The society we live in is complex to say the least. As an Afro-Caribbean young woman living in the United States my life is also complex to say the least. Growing up with the contrast between being born in America and raised in a Jamaican family has led me to question and analyze society as early as elementary school. In my undergrad years here at St. Lawrence, the sociology department as allowed me to seek answers to those questions by critically analyzing the world we live in. Race, gender, immigration, socialization, conformity, institutions; I have had the privilege of studying these issues and more. This department has allowed me to grow from being an inquisitive student to a young scholar contributing to global knowledge. Using sociological methods including qualitative fieldwork, I have conducted research on racial tension while studying abroad in Trinidad and Tobago. Additionally, my research has considered social resistance and identity expression through an independent project on Jamaican dancehall culture which I was able to study thanks to the Tanner Fellowship, McNair Scholars Program, and the support of my mentors and faculty. My interests in societal and global issues has also led me to establish H.O.P.E., a non-profit run organization which uses talent and creativity to raise money for people facing various struggles across the world. In the near future I plan to pursue my passion for research by attending graduate school. I also plan on continuing to take what I learn from my research to help as many people that I can through H.O.P.E. Not only has the sociology department enabled me to explore my areas of interest, but it has also opened new doors for me to feed my craving for more knowledge.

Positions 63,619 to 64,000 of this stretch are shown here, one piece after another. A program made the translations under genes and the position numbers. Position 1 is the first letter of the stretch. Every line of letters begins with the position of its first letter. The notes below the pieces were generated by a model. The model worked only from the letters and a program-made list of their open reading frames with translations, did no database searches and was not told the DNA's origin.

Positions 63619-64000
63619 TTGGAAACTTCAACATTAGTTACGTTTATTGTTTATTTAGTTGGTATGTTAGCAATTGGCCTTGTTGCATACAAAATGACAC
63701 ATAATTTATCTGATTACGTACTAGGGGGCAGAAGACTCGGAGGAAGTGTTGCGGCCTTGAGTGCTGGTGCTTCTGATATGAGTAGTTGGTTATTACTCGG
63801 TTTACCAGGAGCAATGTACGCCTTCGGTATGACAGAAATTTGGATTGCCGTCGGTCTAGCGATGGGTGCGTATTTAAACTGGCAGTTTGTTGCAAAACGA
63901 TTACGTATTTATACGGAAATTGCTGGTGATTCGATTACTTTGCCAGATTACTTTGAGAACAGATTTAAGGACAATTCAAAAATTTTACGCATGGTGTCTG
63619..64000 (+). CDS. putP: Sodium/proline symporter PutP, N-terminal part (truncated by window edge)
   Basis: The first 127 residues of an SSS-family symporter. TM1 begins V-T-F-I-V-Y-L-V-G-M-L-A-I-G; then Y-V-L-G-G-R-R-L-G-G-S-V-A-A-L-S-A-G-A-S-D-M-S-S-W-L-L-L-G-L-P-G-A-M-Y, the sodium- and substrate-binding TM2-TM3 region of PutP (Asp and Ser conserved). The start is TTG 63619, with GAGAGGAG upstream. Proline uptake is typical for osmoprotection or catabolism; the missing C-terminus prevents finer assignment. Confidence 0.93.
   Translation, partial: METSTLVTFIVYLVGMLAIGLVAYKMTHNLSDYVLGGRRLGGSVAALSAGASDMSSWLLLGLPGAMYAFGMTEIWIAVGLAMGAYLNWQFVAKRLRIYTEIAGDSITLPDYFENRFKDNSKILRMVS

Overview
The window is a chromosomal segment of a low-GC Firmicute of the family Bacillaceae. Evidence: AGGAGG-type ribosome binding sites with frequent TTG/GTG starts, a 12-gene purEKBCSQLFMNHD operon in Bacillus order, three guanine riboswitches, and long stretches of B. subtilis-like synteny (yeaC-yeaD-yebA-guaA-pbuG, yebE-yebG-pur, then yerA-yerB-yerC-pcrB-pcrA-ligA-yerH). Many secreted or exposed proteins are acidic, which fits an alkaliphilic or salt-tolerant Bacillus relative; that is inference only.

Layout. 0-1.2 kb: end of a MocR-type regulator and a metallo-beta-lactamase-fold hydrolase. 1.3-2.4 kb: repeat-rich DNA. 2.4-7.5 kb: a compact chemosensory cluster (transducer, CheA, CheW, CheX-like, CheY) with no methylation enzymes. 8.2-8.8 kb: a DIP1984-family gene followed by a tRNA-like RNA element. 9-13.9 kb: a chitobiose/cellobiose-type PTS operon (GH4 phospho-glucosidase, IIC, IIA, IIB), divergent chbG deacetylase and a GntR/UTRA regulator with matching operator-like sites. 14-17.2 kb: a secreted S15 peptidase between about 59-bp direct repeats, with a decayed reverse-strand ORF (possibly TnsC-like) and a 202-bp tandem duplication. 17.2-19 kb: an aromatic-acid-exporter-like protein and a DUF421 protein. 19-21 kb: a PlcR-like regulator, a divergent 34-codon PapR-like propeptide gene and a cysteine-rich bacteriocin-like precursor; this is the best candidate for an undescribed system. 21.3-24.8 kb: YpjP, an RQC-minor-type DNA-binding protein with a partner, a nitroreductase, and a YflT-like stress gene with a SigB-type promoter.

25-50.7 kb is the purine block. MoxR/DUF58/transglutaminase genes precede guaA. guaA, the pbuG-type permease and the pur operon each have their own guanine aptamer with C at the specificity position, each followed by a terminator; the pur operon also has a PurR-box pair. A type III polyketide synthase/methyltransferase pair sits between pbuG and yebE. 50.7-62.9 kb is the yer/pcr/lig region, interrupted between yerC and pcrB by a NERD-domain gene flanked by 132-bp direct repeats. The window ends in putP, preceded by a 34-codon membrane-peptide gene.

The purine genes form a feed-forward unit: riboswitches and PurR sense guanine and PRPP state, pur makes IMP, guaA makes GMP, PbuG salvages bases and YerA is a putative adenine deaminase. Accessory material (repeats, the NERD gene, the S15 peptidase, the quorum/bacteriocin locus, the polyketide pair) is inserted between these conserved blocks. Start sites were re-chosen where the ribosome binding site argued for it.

Upper Marlboro, MD